In the late summer of 2001, I was writing a series of articles about USFK (United States Forces Korea) organizations doing things in the Korean community. One of the articles I planned to write was about the Eighth Army Band that was giving a concert with some Korean bands in the middle of September.
Then 9-11 happened.
At the end of October, there was another concert, this one near the Amsa Prehistoric Settlement Site in southern Seoul and the Eighth Army Band played at it. Before the band played, the audience was entertained by traditional Korean dancers and drummers.
Oscar Cortez outside War Memorial Museum, Seoul 2001
One day last September, I was thinking about these articles I had written for the Korea Times back in 2000 and 2001 when I was covering various commemorative events for the Fiftieth Anniversary of the Korean War when I first started thinking about writing this novel.
In particular, I thought about three articles I had written in May 2001 when some Second Infantry Division Korean War veterans came back to Korea to commemorate the Battle of Chipyong-ni. I accompanied the veterans to the Chipyong-ni battlefield as well as to the War Memorial Museum and a Repatriation Ceremony at Yongsan, headquarters of the Eighth Army.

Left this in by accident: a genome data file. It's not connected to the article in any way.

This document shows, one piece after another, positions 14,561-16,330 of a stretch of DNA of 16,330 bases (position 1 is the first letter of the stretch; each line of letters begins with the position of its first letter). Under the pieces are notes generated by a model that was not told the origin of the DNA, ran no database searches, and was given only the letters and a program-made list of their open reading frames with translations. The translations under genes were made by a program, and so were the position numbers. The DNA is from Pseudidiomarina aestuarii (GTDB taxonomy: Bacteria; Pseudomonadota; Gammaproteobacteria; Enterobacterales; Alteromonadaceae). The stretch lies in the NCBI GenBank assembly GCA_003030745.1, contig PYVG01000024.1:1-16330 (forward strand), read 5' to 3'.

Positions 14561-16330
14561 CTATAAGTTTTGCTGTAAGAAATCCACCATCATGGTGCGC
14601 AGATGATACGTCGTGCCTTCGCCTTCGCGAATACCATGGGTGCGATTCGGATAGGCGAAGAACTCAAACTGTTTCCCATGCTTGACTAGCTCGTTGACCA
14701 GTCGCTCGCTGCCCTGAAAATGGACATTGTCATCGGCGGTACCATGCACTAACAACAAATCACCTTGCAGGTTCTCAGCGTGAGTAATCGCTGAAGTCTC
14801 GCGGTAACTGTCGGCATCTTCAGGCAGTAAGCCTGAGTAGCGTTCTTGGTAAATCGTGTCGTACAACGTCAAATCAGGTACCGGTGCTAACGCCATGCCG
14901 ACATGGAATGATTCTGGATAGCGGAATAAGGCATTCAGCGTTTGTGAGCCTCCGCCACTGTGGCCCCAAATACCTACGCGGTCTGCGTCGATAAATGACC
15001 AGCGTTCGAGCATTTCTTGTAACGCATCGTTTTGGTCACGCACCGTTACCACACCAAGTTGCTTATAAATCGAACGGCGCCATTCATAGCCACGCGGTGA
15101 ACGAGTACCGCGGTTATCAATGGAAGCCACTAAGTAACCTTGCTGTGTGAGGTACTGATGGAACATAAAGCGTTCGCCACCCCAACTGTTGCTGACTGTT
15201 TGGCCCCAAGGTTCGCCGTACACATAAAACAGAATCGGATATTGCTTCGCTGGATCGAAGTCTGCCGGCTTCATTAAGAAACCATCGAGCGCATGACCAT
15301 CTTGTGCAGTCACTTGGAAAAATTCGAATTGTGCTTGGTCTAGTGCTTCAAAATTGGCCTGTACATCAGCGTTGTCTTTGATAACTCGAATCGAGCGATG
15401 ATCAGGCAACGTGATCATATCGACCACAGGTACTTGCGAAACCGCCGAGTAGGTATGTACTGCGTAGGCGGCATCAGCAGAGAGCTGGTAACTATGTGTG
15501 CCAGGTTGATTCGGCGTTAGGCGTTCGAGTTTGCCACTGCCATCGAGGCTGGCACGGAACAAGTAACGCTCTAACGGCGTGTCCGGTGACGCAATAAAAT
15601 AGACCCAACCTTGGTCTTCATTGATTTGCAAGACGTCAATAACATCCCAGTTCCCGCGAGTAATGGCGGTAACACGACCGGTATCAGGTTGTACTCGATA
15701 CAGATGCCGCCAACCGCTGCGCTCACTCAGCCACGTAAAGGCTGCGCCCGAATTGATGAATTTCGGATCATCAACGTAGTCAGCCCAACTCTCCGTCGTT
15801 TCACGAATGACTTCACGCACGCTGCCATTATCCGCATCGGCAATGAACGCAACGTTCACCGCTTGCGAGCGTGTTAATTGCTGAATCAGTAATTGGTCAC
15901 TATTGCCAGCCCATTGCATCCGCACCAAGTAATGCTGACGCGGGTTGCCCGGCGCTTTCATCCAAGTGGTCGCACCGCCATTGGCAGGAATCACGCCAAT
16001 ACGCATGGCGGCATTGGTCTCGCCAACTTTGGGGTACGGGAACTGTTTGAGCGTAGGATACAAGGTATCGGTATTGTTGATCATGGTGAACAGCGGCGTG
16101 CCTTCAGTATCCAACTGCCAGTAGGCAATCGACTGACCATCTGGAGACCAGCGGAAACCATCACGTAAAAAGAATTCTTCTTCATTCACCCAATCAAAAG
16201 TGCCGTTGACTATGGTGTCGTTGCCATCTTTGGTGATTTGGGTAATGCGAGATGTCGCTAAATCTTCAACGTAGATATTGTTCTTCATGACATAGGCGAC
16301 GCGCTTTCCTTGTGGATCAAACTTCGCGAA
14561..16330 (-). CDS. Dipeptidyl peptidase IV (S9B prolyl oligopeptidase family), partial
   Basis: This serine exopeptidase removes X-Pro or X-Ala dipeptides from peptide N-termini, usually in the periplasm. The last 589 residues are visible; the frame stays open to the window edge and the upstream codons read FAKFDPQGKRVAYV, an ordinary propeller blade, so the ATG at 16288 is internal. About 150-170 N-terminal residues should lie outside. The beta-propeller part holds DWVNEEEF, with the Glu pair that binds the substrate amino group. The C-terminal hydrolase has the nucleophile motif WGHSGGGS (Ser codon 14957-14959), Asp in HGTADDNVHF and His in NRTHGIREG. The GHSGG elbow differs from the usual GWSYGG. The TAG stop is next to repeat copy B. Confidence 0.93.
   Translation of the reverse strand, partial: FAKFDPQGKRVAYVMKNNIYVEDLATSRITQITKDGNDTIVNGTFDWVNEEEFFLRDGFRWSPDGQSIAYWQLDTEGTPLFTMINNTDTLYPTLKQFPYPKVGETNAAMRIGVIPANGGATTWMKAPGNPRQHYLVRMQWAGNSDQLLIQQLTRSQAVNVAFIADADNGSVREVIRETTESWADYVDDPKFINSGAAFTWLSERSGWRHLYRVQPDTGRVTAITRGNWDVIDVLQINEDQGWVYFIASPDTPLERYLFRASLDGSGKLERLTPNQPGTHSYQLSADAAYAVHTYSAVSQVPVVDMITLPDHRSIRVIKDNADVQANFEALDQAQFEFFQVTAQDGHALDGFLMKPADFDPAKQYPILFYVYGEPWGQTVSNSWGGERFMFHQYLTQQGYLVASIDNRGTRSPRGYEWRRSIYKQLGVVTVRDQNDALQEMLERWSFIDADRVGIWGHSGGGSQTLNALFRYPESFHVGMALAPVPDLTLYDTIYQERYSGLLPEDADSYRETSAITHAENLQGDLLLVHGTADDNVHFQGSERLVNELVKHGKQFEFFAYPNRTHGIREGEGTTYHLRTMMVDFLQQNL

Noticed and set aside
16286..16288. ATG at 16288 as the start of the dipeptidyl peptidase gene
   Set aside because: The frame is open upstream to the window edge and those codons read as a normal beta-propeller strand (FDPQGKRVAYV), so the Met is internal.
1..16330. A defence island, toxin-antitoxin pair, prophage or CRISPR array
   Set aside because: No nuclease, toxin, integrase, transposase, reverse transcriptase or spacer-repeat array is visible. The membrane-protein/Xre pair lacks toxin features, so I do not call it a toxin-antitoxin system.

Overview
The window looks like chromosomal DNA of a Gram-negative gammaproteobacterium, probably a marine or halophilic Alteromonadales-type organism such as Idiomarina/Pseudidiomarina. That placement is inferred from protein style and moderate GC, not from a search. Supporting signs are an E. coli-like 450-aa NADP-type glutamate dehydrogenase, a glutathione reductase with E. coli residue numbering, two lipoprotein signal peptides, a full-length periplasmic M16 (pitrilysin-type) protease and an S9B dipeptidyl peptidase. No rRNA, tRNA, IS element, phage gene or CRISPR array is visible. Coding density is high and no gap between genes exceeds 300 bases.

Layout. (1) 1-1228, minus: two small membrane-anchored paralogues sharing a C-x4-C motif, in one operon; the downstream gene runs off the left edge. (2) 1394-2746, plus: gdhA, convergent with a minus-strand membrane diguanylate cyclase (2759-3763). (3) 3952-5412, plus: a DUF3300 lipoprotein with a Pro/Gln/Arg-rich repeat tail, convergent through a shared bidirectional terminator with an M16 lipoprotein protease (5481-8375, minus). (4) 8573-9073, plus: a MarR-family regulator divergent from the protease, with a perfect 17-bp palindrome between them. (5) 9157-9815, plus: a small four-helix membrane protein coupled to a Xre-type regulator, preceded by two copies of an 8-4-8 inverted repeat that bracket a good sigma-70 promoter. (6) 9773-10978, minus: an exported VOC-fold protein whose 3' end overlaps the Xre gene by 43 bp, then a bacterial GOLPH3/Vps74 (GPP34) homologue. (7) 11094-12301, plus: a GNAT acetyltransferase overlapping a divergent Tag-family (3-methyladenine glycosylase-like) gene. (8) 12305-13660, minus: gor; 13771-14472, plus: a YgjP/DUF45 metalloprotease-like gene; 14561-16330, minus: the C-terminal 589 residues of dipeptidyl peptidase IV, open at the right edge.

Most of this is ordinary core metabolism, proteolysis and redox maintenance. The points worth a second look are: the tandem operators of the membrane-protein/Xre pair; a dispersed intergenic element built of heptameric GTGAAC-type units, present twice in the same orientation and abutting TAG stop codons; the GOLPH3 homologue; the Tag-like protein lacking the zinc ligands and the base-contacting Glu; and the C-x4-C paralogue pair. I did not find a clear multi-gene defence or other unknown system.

Korean War veterans at Chipyong-ni, May 2001
With the 60th anniversary of the Korean War approaching, I wanted to something more than what I had done from 2000-2003 when I covered many of the commemorative events for the Times. At first, I thought about compiling all those articles I wrote on the Korean War commemoration events and put them into a book. But then I thought—“wait a minute, maybe I could take these articles and write a novel instead.”
It was that article about Chipyong-ni that became the genesis for the novel as well as my interview and subsequent article with Oscar Cortez who was captured by the Chinese at Hoengsong on February 12, 1951 and spent the rest of the war in a Chinese POW camp. I knew right from the start what I wanted to write, how the novel would begin and how it would end.
To be sure, even before I started writing I saw the story more as a movie than a novel. I think visualizing the story before I started writing helped me to see the entire book as a whole.